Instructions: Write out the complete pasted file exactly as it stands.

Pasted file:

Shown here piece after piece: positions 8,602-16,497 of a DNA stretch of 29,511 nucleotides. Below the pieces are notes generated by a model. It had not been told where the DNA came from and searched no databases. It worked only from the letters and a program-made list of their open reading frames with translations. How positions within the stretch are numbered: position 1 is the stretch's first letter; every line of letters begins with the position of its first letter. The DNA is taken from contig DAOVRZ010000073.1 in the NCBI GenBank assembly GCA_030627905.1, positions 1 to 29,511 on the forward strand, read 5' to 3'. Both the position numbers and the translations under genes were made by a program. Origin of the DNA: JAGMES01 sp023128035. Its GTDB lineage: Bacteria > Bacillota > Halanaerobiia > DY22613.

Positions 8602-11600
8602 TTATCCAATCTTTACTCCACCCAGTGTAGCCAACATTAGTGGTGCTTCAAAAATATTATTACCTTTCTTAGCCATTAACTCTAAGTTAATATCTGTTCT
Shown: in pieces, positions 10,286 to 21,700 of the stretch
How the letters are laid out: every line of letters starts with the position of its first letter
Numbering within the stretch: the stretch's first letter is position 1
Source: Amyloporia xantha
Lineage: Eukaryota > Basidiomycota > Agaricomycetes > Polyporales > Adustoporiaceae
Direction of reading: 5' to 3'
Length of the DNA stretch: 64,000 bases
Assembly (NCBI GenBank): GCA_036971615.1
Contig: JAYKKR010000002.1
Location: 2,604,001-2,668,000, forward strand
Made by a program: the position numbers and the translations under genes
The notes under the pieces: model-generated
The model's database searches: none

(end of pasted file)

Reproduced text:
Shown here piece after piece: positions 8,602-16,497 of a DNA stretch of 29,511 nucleotides. Below the pieces are notes generated by a model. It had not been told where the DNA came from and searched no databases. It worked only from the letters and a program-made list of their open reading frames with translations. How positions within the stretch are numbered: position 1 is the stretch's first letter; every line of letters begins with the position of its first letter. The DNA is taken from contig DAOVRZ010000073.1 in the NCBI GenBank assembly GCA_030627905.1, positions 1 to 29,511 on the forward strand, read 5' to 3'. Both the position numbers and the translations under genes were made by a program. Origin of the DNA: JAGMES01 sp023128035. Its GTDB lineage: Bacteria > Bacillota > Halanaerobiia > DY22613.

Positions 8602-11600
8602 TTATCCAATCTTTACTCCACCCAGTGTAGCCAACATTAGTGGTGCTTCAAAAATATTATTACCTTTCTTAGCCATTAACTCTAAGTTAATATCTGTTCT
Shown: in pieces, positions 10,286 to 21,700 of the stretch
How the letters are laid out: every line of letters starts with the position of its first letter
Numbering within the stretch: the stretch's first letter is position 1
Source: Amyloporia xantha
Lineage: Eukaryota > Basidiomycota > Agaricomycetes > Polyporales > Adustoporiaceae
Direction of reading: 5' to 3'
Length of the DNA stretch: 64,000 bases
Assembly (NCBI GenBank): GCA_036971615.1
Contig: JAYKKR010000002.1
Location: 2,604,001-2,668,000, forward strand
Made by a program: the position numbers and the translations under genes
The notes under the pieces: model-generated
The model's database searches: none